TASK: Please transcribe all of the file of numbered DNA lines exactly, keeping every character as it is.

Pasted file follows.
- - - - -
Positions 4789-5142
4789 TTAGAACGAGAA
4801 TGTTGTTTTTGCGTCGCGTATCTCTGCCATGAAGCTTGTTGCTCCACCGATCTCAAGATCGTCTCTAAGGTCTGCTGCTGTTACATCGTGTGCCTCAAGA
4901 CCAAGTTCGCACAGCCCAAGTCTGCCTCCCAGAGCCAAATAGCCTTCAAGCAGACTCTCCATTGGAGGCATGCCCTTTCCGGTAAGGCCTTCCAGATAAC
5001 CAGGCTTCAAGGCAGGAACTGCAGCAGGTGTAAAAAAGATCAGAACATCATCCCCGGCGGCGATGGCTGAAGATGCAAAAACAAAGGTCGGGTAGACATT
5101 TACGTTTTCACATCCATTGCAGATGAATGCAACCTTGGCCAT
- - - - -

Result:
Positions 4789-5142
4789 TTAGAACGAGAA
4801 TGTTGTTTTTGCGTCGCGTATCTCTGCCATGAAGCTTGTTGCTCCACCGATCTCAAGATCGTCTCTAAGGTCTGCTGCTGTTACATCGTGTGCCTCAAGA
4901 CCAAGTTCGCACAGCCCAAGTCTGCCTCCCAGAGCCAAATAGCCTTCAAGCAGACTCTCCATTGGAGGCATGCCCTTTCCGGTAAGGCCTTCCAGATAAC
5001 CAGGCTTCAAGGCAGGAACTGCAGCAGGTGTAAAAAAGATCAGAACATCATCCCCGGCGGCGATGGCTGAAGATGCAAAAACAAAGGTCGGGTAGACATT
5101 TACGTTTTCACATCCATTGCAGATGAATGCAACCTTGGCCAT